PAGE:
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Am J Epidemiol. 2004 Feb 15;159(4):390-7.

Associations of obesity with lower urinary tract symptoms and noncancer prostate surgery in the Third National Health and Nutrition Examination Survey.

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  • 1Department of Epidemiology, Johns Hopkins Bloomberg School of Public Health, Baltimore, MD 21205, USA.

Abstract

The authors examined the association between obesity and lower urinary tract symptoms (LUTS) in the Third National Health and Nutrition Examination Survey. This 1988-1994 US cross-sectional study included 2,797 men aged > or = 60 years whose current weight, weight at age 25 years, highest weight ever, height, waist circumference, and body mass index (BMI) were assessed. LUTS cases had at least three of these symptoms: nocturia, incomplete emptying, weak stream, and hesitancy. Controls were men without symptoms or noncancer prostate surgery. Odds ratios adjusted for age and race and weighted for selection probability were estimated by logistic regression. The odds of LUTS were lower for men who were obese at age 25 years compared with men whose BMI was normal (odds ratio = 0.49, 95% confidence interval: 0.27, 0.91). An increase in BMI between age 25 years and the highest BMI ever was positively associated with LUTS (odds ratio = 1.90, 95% confidence interval: 0.89, 4.05). Men with a larger waist circumference (> or = 102 cm) were more likely to have LUTS compared with men with a smaller waist circumference (odds ratio = 1.48, 95% confidence interval: 0.87, 2.54). Results suggest that being overweight in young adulthood may be associated with a lower prevalence of LUTS later in life, whereas weight gain and central adiposity in adulthood are possibly associated with a higher prevalence of LUTS.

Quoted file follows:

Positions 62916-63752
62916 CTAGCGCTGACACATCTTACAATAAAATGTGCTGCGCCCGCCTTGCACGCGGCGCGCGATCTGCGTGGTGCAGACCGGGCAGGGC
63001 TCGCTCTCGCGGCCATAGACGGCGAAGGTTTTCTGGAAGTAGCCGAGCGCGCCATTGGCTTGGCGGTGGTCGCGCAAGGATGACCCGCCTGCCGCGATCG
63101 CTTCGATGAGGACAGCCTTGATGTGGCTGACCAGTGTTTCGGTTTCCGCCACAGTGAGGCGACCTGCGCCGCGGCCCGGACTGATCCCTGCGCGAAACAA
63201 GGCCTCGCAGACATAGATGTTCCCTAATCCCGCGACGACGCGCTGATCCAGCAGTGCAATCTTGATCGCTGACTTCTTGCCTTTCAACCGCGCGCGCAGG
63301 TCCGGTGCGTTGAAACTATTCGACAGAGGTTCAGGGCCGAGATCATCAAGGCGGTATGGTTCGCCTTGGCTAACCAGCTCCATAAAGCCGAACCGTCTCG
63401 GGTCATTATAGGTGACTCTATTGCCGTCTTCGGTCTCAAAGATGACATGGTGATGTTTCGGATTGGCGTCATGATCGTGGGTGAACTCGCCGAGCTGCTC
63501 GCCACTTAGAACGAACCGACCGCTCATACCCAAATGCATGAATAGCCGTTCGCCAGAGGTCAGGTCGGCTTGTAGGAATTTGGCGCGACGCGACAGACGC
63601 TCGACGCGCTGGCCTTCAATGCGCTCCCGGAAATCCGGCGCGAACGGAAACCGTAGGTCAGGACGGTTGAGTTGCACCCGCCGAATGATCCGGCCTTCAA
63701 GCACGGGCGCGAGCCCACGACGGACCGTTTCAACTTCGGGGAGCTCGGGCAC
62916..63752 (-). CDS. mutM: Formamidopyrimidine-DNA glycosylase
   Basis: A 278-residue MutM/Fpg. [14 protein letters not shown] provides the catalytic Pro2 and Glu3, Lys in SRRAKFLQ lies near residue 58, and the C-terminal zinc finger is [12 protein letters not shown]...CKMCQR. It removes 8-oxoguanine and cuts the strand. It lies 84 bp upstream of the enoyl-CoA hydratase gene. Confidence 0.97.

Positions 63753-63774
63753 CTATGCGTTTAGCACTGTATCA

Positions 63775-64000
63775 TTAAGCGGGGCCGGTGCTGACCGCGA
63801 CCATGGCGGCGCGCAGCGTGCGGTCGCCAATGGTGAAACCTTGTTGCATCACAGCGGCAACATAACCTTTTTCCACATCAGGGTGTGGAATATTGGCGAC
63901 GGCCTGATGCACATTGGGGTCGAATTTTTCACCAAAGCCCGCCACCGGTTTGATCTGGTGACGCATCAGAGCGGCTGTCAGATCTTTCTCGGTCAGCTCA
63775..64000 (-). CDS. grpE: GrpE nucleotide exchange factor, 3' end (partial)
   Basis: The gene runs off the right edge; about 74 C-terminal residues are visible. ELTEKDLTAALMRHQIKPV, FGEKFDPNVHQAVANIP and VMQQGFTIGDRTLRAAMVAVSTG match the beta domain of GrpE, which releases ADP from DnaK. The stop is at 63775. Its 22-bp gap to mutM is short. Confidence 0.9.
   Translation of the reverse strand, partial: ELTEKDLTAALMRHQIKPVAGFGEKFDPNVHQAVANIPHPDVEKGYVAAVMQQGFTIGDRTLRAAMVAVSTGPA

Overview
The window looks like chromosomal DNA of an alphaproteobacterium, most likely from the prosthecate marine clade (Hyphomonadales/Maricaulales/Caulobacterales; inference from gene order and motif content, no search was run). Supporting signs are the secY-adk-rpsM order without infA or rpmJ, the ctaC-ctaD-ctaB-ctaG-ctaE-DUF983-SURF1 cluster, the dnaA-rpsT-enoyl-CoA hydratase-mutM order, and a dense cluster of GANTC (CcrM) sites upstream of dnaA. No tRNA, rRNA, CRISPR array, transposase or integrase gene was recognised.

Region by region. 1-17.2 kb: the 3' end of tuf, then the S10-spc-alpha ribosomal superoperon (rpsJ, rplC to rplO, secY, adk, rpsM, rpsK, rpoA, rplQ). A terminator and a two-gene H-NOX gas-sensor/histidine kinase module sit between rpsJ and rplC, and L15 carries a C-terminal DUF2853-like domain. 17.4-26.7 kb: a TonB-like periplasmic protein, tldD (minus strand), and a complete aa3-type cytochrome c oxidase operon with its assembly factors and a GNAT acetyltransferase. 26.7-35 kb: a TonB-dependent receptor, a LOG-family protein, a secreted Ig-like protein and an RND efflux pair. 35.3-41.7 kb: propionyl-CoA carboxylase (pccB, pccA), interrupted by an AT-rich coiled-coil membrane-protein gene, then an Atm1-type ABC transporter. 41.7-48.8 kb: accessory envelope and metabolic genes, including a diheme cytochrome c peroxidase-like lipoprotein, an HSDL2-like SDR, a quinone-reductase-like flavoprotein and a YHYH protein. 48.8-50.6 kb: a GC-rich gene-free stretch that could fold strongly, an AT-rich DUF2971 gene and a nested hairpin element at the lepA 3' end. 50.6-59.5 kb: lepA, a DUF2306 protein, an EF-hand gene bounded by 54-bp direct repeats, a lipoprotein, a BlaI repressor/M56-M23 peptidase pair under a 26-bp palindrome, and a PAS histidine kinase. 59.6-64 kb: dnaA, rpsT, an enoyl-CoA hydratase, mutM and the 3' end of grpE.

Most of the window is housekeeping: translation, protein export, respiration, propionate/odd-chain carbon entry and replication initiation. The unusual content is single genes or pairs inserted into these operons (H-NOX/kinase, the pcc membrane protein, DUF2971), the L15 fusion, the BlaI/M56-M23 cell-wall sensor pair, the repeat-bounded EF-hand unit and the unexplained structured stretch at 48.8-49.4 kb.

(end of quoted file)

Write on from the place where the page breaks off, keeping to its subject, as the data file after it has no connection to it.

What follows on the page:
PMID:
14769643
[PubMed - indexed for MEDLINE]
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